The Best Dog Toys for Serious Chewers

While there are no such things as indestructible dog toys, some stand up better than others to serious chewing. Here are our top picks.


Are you in need of some indestructible dog toys to keep your furry monster entertained? I’m right there with you. While no toy is truly indestructible, there are products out there that can provide your dog with a safe and durable challenge.

When to Take a Toy Away

Even the best “indestructible” dog toys will one day succumb to the efforts of our fluffy destroyers. Here are some guidelines for how to ensure your dog’s playtime is safe, plus when to throw a toy away:

  1. Supervise play with all toys to be sure your dog doesn’t accidentally chew off and swallow part of a toy.
  2. Pick up any small toy bits, stuffing, and squeakers immediately so that your dog doesn’t accidentally swallow them.

Throw toys away when their structure has been compromised

Things to Look For

Here are some qualities to keep in mind when choosing nearly indestructible dog toys for your pup:

  • No small parts
  • Has some give—not brittle
  • Has some heft
  • Minimal seams
  • Appropriate size for your dog

No Small Parts

Small parts and pieces are just begging to be chewed off. If a toy has legs, horns, tentacles, or any other small projection, your dog will be able to easily fit it in the back of his mouth and saw it off with his carnassials and molars.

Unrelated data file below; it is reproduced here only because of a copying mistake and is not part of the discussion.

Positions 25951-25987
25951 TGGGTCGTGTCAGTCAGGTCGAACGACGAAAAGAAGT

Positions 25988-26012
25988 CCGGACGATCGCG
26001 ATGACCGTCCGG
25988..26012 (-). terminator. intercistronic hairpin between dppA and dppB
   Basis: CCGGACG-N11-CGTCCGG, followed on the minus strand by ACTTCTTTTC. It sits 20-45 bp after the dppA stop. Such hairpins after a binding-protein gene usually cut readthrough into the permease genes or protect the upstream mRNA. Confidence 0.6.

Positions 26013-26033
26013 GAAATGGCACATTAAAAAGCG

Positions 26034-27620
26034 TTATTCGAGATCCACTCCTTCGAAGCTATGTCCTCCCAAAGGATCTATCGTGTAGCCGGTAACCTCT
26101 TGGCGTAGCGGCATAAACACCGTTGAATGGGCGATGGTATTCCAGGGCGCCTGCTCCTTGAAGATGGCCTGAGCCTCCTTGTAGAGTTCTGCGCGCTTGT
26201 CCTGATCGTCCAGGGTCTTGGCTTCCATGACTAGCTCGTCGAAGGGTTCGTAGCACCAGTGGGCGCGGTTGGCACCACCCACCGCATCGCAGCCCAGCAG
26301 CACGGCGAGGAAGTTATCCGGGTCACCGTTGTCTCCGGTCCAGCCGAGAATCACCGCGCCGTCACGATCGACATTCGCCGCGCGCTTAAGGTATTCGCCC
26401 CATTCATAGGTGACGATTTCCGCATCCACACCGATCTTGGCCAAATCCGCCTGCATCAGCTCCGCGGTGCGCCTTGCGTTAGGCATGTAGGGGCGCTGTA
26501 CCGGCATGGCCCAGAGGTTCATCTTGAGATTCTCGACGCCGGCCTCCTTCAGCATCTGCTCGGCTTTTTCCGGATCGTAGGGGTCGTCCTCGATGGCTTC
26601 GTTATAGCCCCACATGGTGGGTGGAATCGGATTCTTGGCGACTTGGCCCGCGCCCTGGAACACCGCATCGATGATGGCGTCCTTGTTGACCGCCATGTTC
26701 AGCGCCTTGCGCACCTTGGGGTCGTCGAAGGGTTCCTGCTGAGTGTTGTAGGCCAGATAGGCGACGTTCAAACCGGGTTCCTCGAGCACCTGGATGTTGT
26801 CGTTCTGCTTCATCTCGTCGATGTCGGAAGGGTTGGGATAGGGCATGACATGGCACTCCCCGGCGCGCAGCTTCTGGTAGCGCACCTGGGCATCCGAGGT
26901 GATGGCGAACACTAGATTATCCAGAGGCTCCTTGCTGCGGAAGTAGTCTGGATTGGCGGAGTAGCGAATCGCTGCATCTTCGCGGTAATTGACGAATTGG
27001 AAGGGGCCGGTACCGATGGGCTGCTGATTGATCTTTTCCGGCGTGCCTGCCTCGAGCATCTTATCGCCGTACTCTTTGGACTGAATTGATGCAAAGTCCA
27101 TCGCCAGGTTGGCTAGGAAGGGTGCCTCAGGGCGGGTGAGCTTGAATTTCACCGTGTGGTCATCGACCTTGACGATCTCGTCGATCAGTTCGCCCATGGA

Also skip plastic eyes and noses. These parts are easy for any experienced canine surgeon to remove, which both creates a swallowing risk and exposes a weak point for the dog to dismantle the entire toy.

If your dog likes rope toys, keep an eye out for fraying threads. Chewed-off fibers are a choking hazard and could potentially cause an intestinal obstruction.

Resilient Dog Toy Material

The ideal toy for your master chewer should yield a little to chomps. Brittle toys are problematic for two reasons: first, they can shatter and create sharp edges that could harm your dog, and second, an unyielding chewing surface can break teeth.

Test toys with your fingernail. If you can mark the surface, it will likely yield to dog teeth. If you can’t, it is probably too hard.

For balls, you want the ball to collapse a little when squeezed, but then bounce back into shape. A round ball will last much longer than a collapsed one that creates folds for your dog to gain purchase on.


Flimsy toys don’t last long with chewers. Skip the dollar bin toys—thin rubber and gauzy fabric aren’t going to cut it.

Dense rubbery toys that feel a little heavy for their size are my favorites for chewers, as well as squeaky toys with a thick outer fabric.

Minimal Seams

Seams are weak points. One of my dogs systematically checks the seams on a new toy to identify the weakest spot and then proceeds to gut the toy. Fewer seams mean fewer opportunities for disembowelment.

Appropriate Size

The ideal toy for our heavy chewers is small enough for the dog to get in their mouth, but too big to get to the back of the mouth easily.

A toy that is too small can be lodged between your dog’s saw-like carnassial teeth and molars—game over. Tiny toys can also pose a choking hazard or swallowing risk.

A toy that is too big is impossible to grab or chew at all, and may frustrate or annoy your dog, causing him to ignore it.

The Best Indestructible Dog Toys

Here are some of the most long-lasting toys:

West Paw Rumpus